Conine campaign files complaint against Fiore, alleging straw donor scheme
Nevada Treasurer Zach Conine’s campaign alleges his Republican rival, Michele Fiore, accepted donations exceeding $10,000 and others from fake people. Fiore’s campaign says they were clerical errors.
Updated October 13, 2022 - 11:28 am
Incumbent Democratic state Treasurer Zach Conine’s campaign filed a complaint Wednesday morning alleging Republican nominee Michele Fiore accepted contributions exceeding the $10,000 limit and was part of a “straw donor” scheme.
Fiore’s campaign says the issues with the financial reports amount to a clerical error, not wrongdoing.
The report says Fiore exceeded $10,000 in contributions from American West Development Chairman Lawrence Canarelli, a Las Vegas land developer, over the course of 2021 and 2022, reporting more than $17,500 from him in a six-month period, according to campaign finance records.
Fiore’s campaign also reported two $10,000 contributions from Sheryl Cordero, an executive with Blue Marble Development, a real estate developer in North Las Vegas. Another donor, Mobile Materials Mix Inc., appeared to donate $25,000 in December 2021, according to the campaign finance records. The contribution and expenditure reports do not show an amended report nor a refund to either donor.
People donating more than the $10,000 limit to campaigns is common, however. Many campaigns receive donations exceeding $10,000, but they are required to refund the excess money, according to state law. The Nevada secretary of state’s office said the matter is under review, but could not comment further.
The report also accuses Fiore of accepting numerous contributions from donors who have no apparent connection to Nevada or who may not exist at all. It alleges that donors using fake names and fake addresses funneled money into her campaign from American West Development Company and Blue Marble Development.
For example, Fiore received $5,000 from a “Sherwin Borsuk,” an individual with no connections to Nevada that Conine’s campaign could find, but the address listed for the contribution is associated with Blue Marble Development, according to the Nevada secretary of state’s office.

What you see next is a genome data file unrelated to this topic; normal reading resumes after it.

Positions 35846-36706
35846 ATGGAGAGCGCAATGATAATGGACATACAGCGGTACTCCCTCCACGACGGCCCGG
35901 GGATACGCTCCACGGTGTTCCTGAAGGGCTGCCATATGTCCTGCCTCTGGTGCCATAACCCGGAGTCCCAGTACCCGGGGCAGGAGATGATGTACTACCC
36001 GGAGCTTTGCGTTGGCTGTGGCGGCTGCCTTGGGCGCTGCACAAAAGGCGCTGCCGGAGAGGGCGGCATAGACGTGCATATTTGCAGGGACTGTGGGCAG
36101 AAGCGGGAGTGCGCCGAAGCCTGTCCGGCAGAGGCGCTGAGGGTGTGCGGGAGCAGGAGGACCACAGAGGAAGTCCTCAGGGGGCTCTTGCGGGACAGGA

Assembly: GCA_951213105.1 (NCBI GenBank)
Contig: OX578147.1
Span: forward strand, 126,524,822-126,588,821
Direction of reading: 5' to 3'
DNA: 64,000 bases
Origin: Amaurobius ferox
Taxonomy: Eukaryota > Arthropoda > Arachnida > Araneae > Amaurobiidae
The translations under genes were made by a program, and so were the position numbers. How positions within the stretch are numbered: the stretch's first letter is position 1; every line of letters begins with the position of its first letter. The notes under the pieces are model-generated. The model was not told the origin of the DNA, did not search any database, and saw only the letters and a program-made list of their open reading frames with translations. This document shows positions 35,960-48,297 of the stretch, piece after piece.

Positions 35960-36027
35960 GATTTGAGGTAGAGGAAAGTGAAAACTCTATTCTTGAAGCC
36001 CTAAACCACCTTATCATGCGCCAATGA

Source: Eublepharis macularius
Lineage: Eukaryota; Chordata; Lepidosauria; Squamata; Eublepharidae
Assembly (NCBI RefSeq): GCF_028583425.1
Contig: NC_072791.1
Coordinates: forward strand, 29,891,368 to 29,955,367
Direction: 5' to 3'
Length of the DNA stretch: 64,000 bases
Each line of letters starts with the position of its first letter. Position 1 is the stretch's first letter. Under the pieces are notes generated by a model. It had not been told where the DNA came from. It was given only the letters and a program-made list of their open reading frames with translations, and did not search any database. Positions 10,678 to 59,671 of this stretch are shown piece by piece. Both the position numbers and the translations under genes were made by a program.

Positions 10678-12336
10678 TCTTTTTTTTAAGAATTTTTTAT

Conine’s campaign could not find a record of a Borsuk living in Nevada through the secretary of state or databases like Lexis, the report says.
Using the same address as American West Development, there were multiple contributions of $10,000 from people named Lawrence Carnarelli, Lawrence Canarelli, Lawrence Jenkins and Lawrence Wu, according to campaign finance records. Conine’s campaign alleges that those are fake names reported to the secretary of state.
Conine’s campaign shared its research with the Nevada attorney general’s office and other law enforcement agencies so they can investigate further.
Fiore’s campaign spokesperson Rory McShane said in a statement to the Review-Journal that Conine is using a “minor clerical error” to distract voters from his “divesting from companies because he disagrees with the Constitution and invests in Communist Party of China-owned companies instead.”
In response, Conine defended his action in divesting from companies that manufacture assault-style weapons, saying it saved the state tens of millions of dollars.
In March 2017 the state invested in a seed bank that gives money to farmers around the world to buy seeds, and one of the seed bank’s offices is in China, Conine said. The investment has brought about $10 million of interest earnings to the state.
Conine said the issues in Fiore’s financial records are not clerical errors, but a crime.
Contact Jessica Hill at firstname.lastname@example.org. Follow @jess_hillyeah on Twitter.